First of all, let's take a look at the cry for judgement. It was the French atheist, Jean Paul Sartre who wrote a play called 'The Devil and the Good Lord' in which the main character was a butchering soldier, Goetz, who decided to give up his murderous ways and become a Christian. As the play proceeds, Goetz becomes increasingly disillusioned with what he considers to be God's silence. He finally bursts out: 'I prayed, I demanded a sign. I sent messages to heaven, no reply. Heaven ignored my very name. Each minute I wondered what I could be in the eyes of God. Now I know the answer: nothing. God does not see me, God does not hear me. God does not know me. You see this emptiness over our heads? That is God. You see this gap in the door? It is God. You see that hole in the ground? That is God again. Silence is God. Absence is God. God is the loneliness of man.' And maybe you are here tonight and you very much identify with that sentiment. If so, then I invite you to listen to the voice of another man, a native of Iraq, who found the exist opposite- Abraham. He discovered that far from God being silent-he speaks. Far from God being indifferent, he cares. Far from God being passive, he acts. What does he hear? Well, he hears the cry for justice. Look at Chapter 18:20 'Then the Lord said, " The outcry against Sodom and Gomorrah is so great and their sin so grievous that I will go down and see if what they have done is as bad as the outcry that has reached me. If not I will know.' And what does God do? He carries out judgement, chapter 19:13 we read the heavenly representatives saying of Sodom, 'The outcry to the Lord against its people is so great that he has sent us to destroy it.'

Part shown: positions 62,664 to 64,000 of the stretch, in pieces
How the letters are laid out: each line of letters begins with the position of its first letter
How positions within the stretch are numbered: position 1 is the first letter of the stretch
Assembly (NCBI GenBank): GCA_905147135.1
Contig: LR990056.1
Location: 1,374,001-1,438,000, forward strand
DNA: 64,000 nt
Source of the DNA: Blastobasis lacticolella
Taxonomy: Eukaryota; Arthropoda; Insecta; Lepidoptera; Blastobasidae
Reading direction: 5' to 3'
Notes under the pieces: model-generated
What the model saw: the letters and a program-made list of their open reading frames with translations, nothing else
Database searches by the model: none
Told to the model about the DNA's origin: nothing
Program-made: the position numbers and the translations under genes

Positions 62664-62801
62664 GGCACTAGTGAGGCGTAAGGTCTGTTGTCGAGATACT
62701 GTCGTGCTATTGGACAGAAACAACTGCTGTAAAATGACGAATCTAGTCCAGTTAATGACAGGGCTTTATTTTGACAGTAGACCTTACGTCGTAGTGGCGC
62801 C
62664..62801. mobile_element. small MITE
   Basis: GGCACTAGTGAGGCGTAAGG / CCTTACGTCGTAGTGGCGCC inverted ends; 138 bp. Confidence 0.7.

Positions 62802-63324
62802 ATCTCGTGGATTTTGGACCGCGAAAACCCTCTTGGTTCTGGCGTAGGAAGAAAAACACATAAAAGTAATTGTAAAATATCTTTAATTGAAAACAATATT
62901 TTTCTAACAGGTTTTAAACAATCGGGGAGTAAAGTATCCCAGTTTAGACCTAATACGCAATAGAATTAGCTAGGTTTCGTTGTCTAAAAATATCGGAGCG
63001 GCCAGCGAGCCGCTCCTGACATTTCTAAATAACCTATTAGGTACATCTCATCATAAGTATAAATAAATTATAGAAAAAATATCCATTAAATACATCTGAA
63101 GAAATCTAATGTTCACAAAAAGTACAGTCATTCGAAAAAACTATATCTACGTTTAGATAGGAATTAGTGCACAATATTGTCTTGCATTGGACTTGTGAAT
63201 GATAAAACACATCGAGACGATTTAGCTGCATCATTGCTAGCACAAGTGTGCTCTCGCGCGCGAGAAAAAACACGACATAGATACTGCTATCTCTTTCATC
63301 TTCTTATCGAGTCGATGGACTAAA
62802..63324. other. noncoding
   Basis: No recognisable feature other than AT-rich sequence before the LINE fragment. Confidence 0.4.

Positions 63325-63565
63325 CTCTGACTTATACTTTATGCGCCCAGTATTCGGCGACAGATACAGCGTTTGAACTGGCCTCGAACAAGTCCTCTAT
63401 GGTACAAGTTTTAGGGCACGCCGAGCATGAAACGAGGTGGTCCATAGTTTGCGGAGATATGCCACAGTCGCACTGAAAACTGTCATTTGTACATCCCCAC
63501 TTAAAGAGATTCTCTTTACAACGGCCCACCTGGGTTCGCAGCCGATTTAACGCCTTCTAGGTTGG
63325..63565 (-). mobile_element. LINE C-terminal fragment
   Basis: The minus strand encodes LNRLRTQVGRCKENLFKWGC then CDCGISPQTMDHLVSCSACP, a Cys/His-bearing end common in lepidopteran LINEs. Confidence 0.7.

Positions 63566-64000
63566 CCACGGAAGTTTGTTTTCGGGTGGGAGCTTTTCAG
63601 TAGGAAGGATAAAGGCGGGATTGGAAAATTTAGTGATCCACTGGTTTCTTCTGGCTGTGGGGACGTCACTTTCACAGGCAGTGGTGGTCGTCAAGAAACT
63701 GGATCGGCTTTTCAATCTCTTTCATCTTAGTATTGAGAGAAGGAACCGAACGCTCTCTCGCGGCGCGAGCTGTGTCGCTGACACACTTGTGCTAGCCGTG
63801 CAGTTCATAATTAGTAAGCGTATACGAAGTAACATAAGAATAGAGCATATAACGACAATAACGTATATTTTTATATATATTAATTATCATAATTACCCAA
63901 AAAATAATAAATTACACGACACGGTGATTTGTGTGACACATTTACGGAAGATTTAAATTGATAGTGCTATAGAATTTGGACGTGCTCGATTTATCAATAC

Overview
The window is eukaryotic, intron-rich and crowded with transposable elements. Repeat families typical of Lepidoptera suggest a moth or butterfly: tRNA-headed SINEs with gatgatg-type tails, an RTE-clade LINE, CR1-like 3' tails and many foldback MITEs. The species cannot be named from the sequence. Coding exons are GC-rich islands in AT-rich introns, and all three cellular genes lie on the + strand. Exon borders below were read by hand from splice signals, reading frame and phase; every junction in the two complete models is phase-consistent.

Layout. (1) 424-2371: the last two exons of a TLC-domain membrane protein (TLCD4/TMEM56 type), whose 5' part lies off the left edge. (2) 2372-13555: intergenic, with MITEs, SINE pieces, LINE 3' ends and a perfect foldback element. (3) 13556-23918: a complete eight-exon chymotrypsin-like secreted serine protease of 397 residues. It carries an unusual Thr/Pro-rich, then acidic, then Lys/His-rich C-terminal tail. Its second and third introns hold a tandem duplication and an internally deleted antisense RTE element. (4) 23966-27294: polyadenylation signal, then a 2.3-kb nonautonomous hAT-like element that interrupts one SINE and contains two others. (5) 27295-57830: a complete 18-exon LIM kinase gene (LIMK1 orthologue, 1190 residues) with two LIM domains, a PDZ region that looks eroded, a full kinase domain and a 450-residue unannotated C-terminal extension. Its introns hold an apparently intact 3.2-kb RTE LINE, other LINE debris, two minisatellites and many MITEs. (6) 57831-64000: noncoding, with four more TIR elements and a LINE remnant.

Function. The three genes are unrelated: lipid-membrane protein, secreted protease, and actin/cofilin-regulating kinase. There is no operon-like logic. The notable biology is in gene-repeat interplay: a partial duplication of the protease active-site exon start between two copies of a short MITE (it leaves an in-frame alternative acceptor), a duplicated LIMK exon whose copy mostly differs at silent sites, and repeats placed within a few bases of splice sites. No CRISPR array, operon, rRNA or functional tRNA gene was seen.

And just how bad things have become so that there is a screaming to heaven for justice, is nauseatingly illustrated by the events of chapter 19 and the attempted homosexual gang rape of the two visitors of God.-v1, 'The two angels arrived at Sodom in the evening, and Lot was sitting in the gateway of the city. When he saw them, he got up to meet them and bowed down with his face to the ground. "My lords," he said, "please turn aside to your servant's house. You can wash your feet and spend the night and then go on your way early in the morning." "No," they answered, "we will spend the night in the square." But he insisted so strongly that they did go with him and entered his house. He prepared a meal for them, baking bread without yeast, and they ate. Before they had gone to bed, all the men from every part of the city of Sodom--both young and old--surrounded the house. They called to Lot, "Where are the men who came to you tonight? Bring them out to us so that we can have sex with them." Lot went outside to meet them and shut the door behind him and said, "No, my friends. Don't do this wicked thing. Look, I have two daughters who have never slept with a man. Let me bring them out to you, and you can do what you like with them. But don't do anything to these men, for they have come under the protection of my roof." "Get out of our way," they replied. And they said, "This fellow came here as an alien, and now he wants to play the judge! We'll treat you worse than them." They kept bringing pressure on Lot and moved forward to break down the door.